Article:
All eyes will be on Seattle Seahawks acting owner Jody Allen this offseason as many wonder if the franchise could be headed towards major changes. NFL Network’s Mike Garafolo reported that Allen is “not happy” with the state of the Seahawks franchise and will not be quick to dismiss this season as a “one year thing.”
“I will add this, Jody Allen, who is the acting owner for the Seahawks right now, the sister of the late Paul Allen. ‘They don’t know the fan base up there. How involved is she?’ No, she’s very involved and she’s not happy,” Garafolo detailed on December 4. “She’s not looking at this like it’s a one year thing, we’ve been successful for a decade. I’d imagine there’s gonna be some changes in some form or fashion, but we’ll see what happens once we get to the offseason.”
Allen took over for the late Paul Allen in 2018 and has not been vocal (at least publicly) in her ownership role. The Seahawks are heading towards a pivotal offseason, especially if Russell Wilson’s unhappiness ramps up for a second straight offseason.
Here is a look at Garafolo’s full report about the Seahawks.
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Carroll Has Had ‘Pretty Normal’ Conversations With Allen
Back in November, Seahawks head coach Pete Carroll described his recent conversations with Allen as “pretty normal.” It remains to be seen if those discussions will intensify when the Seahawks’ season ends after Week 18, barring a miraculous December turnaround.
“You know, we’re [in] communication, really communicates a lot through John, for the most part,” Carroll detailed during a November 19 press conference when asked about his conversations with Allen. “Send messages once in awhile and talk once in a while. We had a middle of the year meeting, like we always do. Pretty normal. It is normal.”
The News Tribune’s Gregg Bell noted that Vulcan executive vice president Bert Kolde plays a significant role with the Seahawks on behalf of ownership.
“Normal thus far has meant Carroll in charge, with Schneider’s path co-leading the team in lock-step with the coach’s,” Bell detailed on November 21. “It’s also meant Carroll’s daily and routine interactions with ownership staying directly with Bert Kolde. Kolde is Allen’s right-hand man. He is the team’s vice chair and the executive vice president of sports strategy and operations for Vulcan, Inc.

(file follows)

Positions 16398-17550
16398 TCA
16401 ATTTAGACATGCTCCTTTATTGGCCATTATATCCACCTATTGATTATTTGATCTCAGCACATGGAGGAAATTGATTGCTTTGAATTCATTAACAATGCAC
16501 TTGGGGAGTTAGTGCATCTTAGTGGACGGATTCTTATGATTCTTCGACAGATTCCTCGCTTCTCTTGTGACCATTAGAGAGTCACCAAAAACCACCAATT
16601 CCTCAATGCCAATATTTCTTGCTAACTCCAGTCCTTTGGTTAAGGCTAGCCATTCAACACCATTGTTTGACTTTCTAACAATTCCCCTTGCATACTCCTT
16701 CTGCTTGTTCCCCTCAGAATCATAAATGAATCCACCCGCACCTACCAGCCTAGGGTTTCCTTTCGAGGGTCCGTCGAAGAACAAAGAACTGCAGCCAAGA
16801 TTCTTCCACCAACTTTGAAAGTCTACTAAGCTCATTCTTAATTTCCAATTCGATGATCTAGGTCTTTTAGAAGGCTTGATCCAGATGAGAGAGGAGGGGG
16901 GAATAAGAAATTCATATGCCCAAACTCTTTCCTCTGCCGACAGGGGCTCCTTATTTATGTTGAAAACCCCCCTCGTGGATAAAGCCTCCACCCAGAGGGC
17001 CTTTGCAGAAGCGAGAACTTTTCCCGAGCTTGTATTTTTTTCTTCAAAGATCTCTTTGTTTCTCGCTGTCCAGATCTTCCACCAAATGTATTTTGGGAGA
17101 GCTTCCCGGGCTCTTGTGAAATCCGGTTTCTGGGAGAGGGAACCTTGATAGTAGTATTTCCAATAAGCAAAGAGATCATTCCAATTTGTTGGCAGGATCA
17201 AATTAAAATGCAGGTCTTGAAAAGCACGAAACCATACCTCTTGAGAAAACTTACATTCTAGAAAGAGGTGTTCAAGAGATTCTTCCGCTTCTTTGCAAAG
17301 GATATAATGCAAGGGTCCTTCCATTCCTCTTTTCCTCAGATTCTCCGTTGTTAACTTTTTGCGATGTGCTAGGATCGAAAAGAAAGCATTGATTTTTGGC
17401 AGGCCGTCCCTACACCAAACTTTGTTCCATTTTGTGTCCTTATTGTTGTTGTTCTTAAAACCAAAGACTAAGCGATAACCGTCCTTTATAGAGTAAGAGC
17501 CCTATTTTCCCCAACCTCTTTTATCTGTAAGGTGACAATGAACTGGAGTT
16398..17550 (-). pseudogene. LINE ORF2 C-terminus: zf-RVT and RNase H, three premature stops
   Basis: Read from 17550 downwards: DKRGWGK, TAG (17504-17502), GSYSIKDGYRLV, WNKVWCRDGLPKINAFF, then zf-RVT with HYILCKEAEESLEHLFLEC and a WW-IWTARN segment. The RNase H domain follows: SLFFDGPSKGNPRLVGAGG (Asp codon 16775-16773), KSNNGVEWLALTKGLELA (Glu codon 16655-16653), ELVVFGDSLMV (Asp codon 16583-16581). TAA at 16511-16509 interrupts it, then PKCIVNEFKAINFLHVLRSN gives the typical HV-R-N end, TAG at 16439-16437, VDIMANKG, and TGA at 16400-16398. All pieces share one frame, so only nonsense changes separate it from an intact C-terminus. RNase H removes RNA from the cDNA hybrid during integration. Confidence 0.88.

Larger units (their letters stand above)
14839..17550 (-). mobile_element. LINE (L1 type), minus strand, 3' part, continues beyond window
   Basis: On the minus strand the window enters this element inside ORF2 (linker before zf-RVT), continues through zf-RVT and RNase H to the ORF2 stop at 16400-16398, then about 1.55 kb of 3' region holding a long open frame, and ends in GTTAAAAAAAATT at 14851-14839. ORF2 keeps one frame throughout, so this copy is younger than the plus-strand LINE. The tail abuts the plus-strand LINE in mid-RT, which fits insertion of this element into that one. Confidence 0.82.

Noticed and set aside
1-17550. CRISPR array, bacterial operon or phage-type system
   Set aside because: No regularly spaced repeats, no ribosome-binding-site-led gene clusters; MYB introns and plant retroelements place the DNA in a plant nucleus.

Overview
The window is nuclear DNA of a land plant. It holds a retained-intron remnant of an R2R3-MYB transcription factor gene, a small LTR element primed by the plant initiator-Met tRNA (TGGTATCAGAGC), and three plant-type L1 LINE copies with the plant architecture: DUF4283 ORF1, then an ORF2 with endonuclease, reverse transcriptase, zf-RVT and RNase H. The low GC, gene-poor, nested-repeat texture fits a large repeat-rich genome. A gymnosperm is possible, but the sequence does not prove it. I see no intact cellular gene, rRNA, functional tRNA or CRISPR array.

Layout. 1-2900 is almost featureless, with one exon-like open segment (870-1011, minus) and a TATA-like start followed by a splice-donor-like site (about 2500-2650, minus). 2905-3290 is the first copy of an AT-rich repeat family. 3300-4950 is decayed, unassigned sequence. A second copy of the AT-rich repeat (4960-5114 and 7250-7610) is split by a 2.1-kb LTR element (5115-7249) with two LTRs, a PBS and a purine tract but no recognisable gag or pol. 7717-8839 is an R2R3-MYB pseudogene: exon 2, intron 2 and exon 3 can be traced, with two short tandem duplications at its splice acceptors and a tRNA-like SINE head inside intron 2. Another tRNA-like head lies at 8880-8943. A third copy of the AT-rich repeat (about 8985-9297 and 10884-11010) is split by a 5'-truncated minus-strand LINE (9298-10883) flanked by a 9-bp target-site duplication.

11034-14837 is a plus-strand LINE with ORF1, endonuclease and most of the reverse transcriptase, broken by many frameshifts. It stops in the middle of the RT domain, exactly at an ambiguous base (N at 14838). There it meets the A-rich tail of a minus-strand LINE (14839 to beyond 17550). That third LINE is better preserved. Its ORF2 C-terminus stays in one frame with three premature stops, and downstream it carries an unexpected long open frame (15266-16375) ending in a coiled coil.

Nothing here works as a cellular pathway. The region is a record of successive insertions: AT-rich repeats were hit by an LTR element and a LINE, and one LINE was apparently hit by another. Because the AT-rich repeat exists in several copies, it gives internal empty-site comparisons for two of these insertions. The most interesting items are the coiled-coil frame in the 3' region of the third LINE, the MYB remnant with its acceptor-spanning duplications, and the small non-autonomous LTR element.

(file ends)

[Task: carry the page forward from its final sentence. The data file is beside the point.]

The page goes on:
“Vulcan is the Seattle-based company Paul Allen founded to oversee his business activities and philanthropic efforts. After he pioneered personal computing and founded Microsoft with Bill Gates, Allen eventually spent $2 billion of his massive wealth (estimated by Forbes to be $20 billion in 2017) on philanthropic causes.
“Kolde is in the Seahawks’ locker room and watches Carroll’s, Russell Wilson’s and others’ press conferences following games, home and away. The week after Paul Allen’s death in 2018, Carroll said Kolde is the man he talks to about ownership issues and interests. Kolde was that for Carroll during Paul Allen’s ownership of the team, as well.”
Carroll Signed a Contract Extension in 2020 That Runs Through 2025
Allen faces challenges if she does want to make changes this offseason as Garafolo detailed. Carroll just signed a contract extension in 2020 and his deal runs through 2025.
General manager John Schneider signed a contract extension in January that runs through the 2027 draft. Allen has the power to make changes at either position but would pay a hefty amount of money in future years given they both just signed contract extensions.
Finally, there is Wilson who is under contract for another two seasons with the Seahawks and has a no-trade clause in his deal. Allen would be wise to talk with the team’s franchise quarterback for guidance on how to move forward.
The most logical first step is an offensive overhaul that takes the power out of Carroll’s hands and implements the kind of system Wilson wants to run. The Seahawks are consistently bargain shoppers in free agency but this roster is not talented enough not to open up their wallet if the team wants to once again be contenders in 2022.
As we just saw with the Blazers firing president Neil Olshey, Allen will not be afraid to make major changes. For the Seahawks, it will be difficult financially to make sweeping changes, but we could see a restructure of power this offseason, at the very least.